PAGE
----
Creating a Literate Environment in the Preschool Classroom


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Creating a Literate Environment in the Preschool Classroom

  1. 1. CREATING A LITERATE ENVIRONMENT IN THE PRESCHOOL CLASSROOM Tiffany Hupp Walden University-EDUC 6706 October 23, 2011
  2. 2. INTERNATIONAL READING ASSOCIATIONPROFESSIONAL STANDARDS: STANDARD FIVE  “Candidates create a literate environment that fosters reading and writing by integrating foundational knowledge, instructional practices, approaches and methods, curriculum materials, and the appropriate use of assessments” (International Reading Association, 2010).International Reading Association. (2010). Retrieved from:
  3. 3. WHAT COMPONENTS ARE MOST IMPORTANT?  Learners-Affective and cognitive aspects of literacy learning  Texts-Text structures, types, genres, and difficultly levels match to literacy learners and literacy goals and objectives  Instructional Practices-Developmentally appropriate research-based practices used with appropriate texts to facilitate affective and cognitive aspects of literacy development in all learners Laureate Education, Inc. (Executive Producer). (2010). Changes in literacy education. [Webcast]. The Beginning Reader. Baltimore, MD: Author.
  4. 4. Learners Texts Instructional The Framework for FRAMEWORK FOR LITERACY INSTRUCTION Affective and Text structure, Practices cognitive aspects types, genres, and Developmentally Literacy Instruction of literacy learning difficulty levels appropriate has provided me matched to research-based literacy learners practices used with with a way of and literacy goals appropriate texts to looking at my and objectives facilitate affective literacy instruction and cognitive aspects of literacy from different development in all perspectives as it learners relates to learners,Interactive Use a variety of informal and formal Determine texts of the appropriate types Use instructional methods that address texts andPerspectiveReading and assessments to and levels of difficulty the cognitive and instructional determine areas of to meet literacy goals affective needs ofwriting accurately, strength and need in and objectives for students and the practices.fluently, and withcomprehension literacy development. students. demands of the Incorporating all particular text. three perspectivesBeing strategic and Promote students’ can prove to bemetacognitive independent use ofreaders and writers reading strategies difficult, especially and skills. with young children,Critical Perspective Find out about ideas, Select texts that Foster a critical but necessary toJudging, issues, and problems provide opportunities stance by teachingevaluating, and that matter to for student to judge, students how to create “well-thinking critically students. evaluate, and think judge, evaluate, and rounded readers”. critically. think critically aboutabout text Understand the texts. learner as a unique individual.Response Find out about Select texts that Provide opportunitiesPerspective students’ interests connect to students’ for students to read,Reading, reacting, and identities. identities and/or react, and formulate interests and that a personal responseand responding to Understand what have the potential to to text.text in a variety of matters to students evoke an emotionalmeaningful ways and who they are as or personal response. individuals. Laureate Education, Inc. (Executive Producer). (2010). Perspectives on Literacy Learning. [Webcast]. The Beginning Reader. Baltimore, MD: Author.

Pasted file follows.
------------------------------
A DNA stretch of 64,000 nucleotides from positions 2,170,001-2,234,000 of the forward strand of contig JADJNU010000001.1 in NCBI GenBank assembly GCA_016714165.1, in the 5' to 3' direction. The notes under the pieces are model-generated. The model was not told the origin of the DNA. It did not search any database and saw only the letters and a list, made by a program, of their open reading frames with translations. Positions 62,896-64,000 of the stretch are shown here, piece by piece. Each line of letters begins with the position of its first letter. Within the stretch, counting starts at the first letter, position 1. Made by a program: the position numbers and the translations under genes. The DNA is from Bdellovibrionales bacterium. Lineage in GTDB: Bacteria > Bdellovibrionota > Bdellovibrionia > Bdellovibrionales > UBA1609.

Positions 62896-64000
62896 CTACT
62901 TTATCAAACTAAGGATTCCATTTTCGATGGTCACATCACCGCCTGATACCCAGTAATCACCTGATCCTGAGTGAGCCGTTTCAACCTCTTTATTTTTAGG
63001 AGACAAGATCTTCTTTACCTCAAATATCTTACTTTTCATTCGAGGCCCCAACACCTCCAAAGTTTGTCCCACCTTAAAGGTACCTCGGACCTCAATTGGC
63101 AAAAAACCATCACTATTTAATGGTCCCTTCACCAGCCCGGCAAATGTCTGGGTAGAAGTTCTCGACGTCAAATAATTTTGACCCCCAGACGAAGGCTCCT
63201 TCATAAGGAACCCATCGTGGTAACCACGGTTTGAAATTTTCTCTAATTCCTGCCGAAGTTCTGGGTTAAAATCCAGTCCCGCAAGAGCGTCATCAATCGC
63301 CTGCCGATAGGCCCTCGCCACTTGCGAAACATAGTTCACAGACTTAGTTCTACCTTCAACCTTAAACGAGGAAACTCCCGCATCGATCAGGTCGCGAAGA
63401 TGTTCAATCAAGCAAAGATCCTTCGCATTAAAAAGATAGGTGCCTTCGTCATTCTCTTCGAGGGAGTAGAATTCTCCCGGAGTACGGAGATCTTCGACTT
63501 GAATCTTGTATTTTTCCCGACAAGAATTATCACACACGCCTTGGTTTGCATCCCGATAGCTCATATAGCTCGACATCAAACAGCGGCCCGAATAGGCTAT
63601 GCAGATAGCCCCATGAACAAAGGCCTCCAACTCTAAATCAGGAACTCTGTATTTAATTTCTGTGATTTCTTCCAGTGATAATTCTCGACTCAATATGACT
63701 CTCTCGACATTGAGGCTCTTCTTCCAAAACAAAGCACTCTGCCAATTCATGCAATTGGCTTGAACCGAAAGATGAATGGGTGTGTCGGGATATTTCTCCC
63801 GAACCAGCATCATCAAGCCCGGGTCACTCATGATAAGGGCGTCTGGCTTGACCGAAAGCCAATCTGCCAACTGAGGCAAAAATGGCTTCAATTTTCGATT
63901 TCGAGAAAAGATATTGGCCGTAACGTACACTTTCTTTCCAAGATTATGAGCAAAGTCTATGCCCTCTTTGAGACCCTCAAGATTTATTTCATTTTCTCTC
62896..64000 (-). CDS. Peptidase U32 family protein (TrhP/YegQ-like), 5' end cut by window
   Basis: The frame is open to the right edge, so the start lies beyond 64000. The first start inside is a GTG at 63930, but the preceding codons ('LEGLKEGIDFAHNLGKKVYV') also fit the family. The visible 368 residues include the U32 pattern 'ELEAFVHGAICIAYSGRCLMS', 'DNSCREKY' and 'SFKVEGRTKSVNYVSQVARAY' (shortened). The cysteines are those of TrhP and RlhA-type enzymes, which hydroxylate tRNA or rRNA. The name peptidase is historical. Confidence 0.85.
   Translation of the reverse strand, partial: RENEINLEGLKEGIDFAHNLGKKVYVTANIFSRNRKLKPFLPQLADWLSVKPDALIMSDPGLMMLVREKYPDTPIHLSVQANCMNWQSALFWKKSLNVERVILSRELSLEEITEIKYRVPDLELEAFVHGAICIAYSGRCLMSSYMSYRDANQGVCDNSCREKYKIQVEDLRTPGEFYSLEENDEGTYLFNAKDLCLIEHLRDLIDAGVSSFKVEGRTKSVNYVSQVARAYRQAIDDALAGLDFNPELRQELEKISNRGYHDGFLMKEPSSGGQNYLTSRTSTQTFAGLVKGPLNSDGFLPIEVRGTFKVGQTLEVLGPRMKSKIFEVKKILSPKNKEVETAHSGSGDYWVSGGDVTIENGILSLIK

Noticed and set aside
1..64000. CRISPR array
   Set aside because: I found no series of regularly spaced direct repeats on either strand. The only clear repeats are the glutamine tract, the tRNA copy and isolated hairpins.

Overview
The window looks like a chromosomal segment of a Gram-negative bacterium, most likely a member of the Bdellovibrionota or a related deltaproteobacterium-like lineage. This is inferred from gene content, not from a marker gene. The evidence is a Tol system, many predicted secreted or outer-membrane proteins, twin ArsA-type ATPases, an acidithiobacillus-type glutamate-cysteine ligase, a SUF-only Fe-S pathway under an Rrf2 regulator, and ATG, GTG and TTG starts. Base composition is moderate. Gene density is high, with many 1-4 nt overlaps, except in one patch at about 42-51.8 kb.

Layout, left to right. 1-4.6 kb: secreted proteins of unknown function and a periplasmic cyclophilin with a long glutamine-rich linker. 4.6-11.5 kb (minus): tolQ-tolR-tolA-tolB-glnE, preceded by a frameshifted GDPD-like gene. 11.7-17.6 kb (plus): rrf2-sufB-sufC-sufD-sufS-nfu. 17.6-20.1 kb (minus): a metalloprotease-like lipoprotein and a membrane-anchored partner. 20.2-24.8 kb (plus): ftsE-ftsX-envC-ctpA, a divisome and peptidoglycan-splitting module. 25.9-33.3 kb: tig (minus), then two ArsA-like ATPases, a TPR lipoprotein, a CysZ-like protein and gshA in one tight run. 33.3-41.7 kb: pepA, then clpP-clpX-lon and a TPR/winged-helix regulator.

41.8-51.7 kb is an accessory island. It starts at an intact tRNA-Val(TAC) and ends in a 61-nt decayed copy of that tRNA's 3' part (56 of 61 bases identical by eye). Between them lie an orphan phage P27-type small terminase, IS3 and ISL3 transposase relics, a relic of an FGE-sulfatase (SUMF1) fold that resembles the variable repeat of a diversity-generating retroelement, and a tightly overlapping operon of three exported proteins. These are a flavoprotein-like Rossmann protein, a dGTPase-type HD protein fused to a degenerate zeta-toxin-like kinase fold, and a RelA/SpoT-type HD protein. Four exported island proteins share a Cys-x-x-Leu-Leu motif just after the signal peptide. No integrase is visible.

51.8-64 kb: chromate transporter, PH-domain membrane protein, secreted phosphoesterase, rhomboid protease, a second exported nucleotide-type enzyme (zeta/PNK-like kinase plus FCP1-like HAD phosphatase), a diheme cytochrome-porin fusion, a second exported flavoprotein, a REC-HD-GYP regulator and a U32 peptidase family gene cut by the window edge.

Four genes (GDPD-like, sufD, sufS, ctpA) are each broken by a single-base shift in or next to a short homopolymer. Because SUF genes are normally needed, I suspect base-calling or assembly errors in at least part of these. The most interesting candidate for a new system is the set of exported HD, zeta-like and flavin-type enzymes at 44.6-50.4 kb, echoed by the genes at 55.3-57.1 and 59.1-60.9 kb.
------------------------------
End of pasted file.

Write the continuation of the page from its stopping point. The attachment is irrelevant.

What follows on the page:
5. 5. LEARNERS It is important for teachers to get to know the “whole child”, including the child’s present abilities, personal interests and motivations, and background knowledge.  For preschool children, I have found it helpful to complete a parent interview at the initial home visit, the Brigance 3-5 Screening, the Observational Checklist of Literacy Habits: Early Emergent Literacy Stage (Devries, 2004), and direct observation of students in the classroom setting.  Gail Tompkins stated “By linking assessment and instruction, teachers improve students’ learning and their teaching” (Tompkins, 2010, p.75).  Andrews, J. (2001). Getting to know you. On Classic Julie – Classic Broadway [CD]. Universal Classics Group, a Division of UMG Recordings Inc. •DeVries, B. A. (2004). Literacy assessment and intervention for the elementary classroom. Scottsdale, AR: Holcomb Hathaway, Publishers, Inc. •Laureate Education, Inc. (Executive Producer). (2010). Getting to know your students. [Webcast]. The Beginning Reader. Baltimore, MD: Author. •Tompkins, G. E. (2010). Literacy for the 21st century: A balanced approach (5th ed.). Boston, MA: Allyn & Bacon.
  6. 6. SELECTING TEXTS  In selecting texts, it is important for teachers to provide a variety of texts. The important inmatrix is Informational texts are following useful for “plotting” texts and making sure all text the preschool classroom! One types are being showed that only 5% of books study utilized. Books can be considered narrative or informational,children were read aloud to but also linguistic (word oriented) or informational (Pentimonti, communicated in semiotic (message is Zucker, Justice, & Kaderavek, 2010)! a way other Sharing informational books with than words, i.e. pictures). Linguistic young children increases their background knowledge and their understanding of text structures, increasing their chances of Narrative “fourth grade slump!” avoiding the Informational (Laureate Education, 2010b). Semiotic•Laureate Education, Inc. (Executive Producer). (2010a). Analyzing and selecting texts. [Webcast]. The Beginning Reader. Baltimore, MD: Author.•Laureate Education, Inc. (Executive Producer). (2010b). Informational text in the early years. [Webcast]. The Beginning Reader. Baltimore, MD: Author.•Pentimonti J.M., Zucker T. A., Justice L. M., & Kaderavek J. N. (2010). Information text use in preschool classroom read-alouds. The Reading Teacher, 63(8), 656-665. doi:10.1598/RT.63.8.4